STP933

    Leachate Migration Through Clay Below a Domestic Waste Landfill, Sarnia, Ontario, Canada: Chemical Interpretation and Modelling Philosophies

    Published: Jan 1986


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    Abstract

    The results of field and laboratory investigations of a domestic waste landfill overlying 30 m of natural clay are presented. Four study phases extending over a ten-year period will be summarized.

    Concentration profiles for several soluble constituents (sodium, potassium, calcium, magnesium, Cl and dissolved organic carbon) show migration to a maximum depth of ∼1.5 m in 15 years. this compares to an advective or seepage advance estimated to be only 3 to 5 cm, indicating migration primarily by diffusion. Concentration profiles for the heavy metals (iron, lead, zinc, and copper) indicate rapid field attenuation with migration to only 10 cm in the carbonate-rich clayey soil.

    Graphed solutions to the coupled advection/diffusion equation using constant values for C0+ D, and Vs are only partially successful in predicting the observed chemical profiles because of apparent chemical partitioning at the waste/clay interface. A better fit is obtained by employing an artificial “effective” interface about 25 cm above the observed interface; however, this does not resolve the interface problems.

    Recently, new analytical and numerical procedures have been developed for modelling this and other contaminant migration problems. These techniques automatically take into account time-dependent concentration variations within the landfill (for example, because of mass transport into the soil) and allow for a sharp drop in concentration because of surface effects (such as surface smear, drying, and interface partitioning). The numerical solution allows consideration of the effects of a thin but finite interface layer with properties different from those of the underlying soil. Both of these techniques are used in the field case resulting in much superior predictions than earlier models.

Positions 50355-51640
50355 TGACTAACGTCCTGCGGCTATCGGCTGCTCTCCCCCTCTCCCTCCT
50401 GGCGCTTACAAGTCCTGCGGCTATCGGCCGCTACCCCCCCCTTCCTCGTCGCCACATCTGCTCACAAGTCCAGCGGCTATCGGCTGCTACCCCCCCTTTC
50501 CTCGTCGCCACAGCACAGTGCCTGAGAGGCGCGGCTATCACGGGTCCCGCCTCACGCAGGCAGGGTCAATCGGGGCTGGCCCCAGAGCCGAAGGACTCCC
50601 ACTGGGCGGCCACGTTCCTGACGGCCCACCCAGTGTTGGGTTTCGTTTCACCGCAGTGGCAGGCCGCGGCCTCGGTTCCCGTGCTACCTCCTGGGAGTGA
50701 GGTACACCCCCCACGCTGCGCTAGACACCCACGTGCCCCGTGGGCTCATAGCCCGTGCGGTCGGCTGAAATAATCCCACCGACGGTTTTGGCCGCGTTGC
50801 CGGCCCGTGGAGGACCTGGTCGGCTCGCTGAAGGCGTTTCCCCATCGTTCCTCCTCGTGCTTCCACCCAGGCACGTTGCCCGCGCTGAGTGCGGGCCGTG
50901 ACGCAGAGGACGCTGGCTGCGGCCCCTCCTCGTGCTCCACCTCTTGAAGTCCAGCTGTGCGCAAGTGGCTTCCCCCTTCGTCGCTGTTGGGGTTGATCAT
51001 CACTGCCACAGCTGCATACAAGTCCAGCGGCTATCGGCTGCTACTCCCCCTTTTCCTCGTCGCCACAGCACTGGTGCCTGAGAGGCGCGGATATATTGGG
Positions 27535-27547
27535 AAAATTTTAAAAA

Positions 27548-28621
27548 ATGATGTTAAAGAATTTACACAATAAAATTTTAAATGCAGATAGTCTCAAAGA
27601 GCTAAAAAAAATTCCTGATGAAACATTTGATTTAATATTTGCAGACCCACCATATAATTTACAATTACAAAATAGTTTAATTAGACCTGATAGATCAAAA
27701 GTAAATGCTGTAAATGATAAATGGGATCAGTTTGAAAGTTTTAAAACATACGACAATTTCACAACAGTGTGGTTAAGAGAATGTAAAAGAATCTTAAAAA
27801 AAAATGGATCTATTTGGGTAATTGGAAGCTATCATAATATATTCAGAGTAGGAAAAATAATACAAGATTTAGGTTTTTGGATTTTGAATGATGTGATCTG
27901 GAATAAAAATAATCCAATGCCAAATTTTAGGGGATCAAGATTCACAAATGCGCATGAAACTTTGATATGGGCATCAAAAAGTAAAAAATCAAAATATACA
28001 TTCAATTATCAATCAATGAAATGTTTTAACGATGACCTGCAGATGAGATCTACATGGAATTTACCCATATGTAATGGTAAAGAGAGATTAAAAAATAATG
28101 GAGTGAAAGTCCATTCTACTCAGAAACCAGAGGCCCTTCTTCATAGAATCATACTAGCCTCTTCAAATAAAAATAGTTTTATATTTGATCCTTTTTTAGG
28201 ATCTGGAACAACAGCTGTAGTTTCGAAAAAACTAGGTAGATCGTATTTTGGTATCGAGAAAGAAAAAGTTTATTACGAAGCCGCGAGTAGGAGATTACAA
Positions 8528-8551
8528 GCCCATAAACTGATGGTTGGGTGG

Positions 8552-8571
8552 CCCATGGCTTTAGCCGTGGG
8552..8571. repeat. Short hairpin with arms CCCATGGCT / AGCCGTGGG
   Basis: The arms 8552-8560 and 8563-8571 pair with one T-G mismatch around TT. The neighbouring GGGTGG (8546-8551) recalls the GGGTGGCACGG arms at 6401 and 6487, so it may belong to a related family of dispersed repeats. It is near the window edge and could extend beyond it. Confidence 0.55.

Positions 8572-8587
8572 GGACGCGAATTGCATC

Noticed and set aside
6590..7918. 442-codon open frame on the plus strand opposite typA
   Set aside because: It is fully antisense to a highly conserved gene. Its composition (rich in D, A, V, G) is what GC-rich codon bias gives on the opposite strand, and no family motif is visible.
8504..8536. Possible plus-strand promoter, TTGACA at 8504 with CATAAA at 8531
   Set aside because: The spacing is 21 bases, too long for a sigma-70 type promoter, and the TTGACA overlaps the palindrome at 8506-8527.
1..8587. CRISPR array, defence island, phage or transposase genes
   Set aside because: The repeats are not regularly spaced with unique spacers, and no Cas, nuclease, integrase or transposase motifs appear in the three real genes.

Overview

Comments are presented on the significance of this work relative to chemical fluxes through thin clay liners.

    Keywords:

    wastes, diffusion, domestic waste leachate, chemical profiles, modelling, clay barriers


    Author Information:

    Quigley, RM
    Professors of geotechnical engineering, The University of Western Ontario, London, Ontario,

    Rowe, RK
    Professors of geotechnical engineering, The University of Western Ontario, London, Ontario,


    Paper ID: STP23073S

    Committee/Subcommittee: D34.01

    DOI: 10.1520/STP23073S


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